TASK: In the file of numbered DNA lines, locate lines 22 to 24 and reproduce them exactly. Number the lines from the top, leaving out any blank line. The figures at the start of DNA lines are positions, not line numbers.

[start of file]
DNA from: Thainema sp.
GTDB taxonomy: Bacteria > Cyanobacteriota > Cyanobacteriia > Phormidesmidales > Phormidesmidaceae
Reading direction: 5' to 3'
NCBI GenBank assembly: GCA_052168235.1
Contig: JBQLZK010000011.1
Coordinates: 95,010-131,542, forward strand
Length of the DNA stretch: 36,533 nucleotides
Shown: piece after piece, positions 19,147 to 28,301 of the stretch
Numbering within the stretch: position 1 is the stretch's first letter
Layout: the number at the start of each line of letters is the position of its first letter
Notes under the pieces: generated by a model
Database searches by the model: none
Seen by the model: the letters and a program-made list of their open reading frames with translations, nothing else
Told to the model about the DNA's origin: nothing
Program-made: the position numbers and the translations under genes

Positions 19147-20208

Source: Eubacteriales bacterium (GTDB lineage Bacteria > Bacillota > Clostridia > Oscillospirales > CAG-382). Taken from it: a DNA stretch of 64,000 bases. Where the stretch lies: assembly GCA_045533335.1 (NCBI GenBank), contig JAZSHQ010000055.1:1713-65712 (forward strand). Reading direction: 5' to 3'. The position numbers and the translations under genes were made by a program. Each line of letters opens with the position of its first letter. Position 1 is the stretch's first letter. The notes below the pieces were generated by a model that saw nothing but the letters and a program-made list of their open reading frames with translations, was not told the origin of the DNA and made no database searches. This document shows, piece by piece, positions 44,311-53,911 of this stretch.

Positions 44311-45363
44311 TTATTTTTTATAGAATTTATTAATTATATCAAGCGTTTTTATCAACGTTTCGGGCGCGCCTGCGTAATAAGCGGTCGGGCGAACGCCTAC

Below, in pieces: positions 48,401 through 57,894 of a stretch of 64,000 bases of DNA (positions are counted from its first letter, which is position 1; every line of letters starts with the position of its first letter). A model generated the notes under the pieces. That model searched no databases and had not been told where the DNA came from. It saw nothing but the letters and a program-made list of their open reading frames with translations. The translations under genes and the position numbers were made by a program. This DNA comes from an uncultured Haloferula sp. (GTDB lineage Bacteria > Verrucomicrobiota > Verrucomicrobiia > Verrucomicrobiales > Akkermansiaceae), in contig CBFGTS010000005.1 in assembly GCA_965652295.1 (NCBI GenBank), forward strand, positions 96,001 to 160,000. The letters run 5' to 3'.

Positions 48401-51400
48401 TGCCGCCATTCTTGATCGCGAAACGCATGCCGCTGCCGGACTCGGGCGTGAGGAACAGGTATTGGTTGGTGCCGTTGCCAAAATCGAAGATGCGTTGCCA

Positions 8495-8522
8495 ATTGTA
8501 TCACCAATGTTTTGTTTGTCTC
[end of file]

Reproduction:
48401 TGCCGCCATTCTTGATCGCGAAACGCATGCCGCTGCCGGACTCGGGCGTGAGGAACAGGTATTGGTTGGTGCCGTTGCCAAAATCGAAGATGCGTTGCCA

Positions 8495-8522
8495 ATTGTA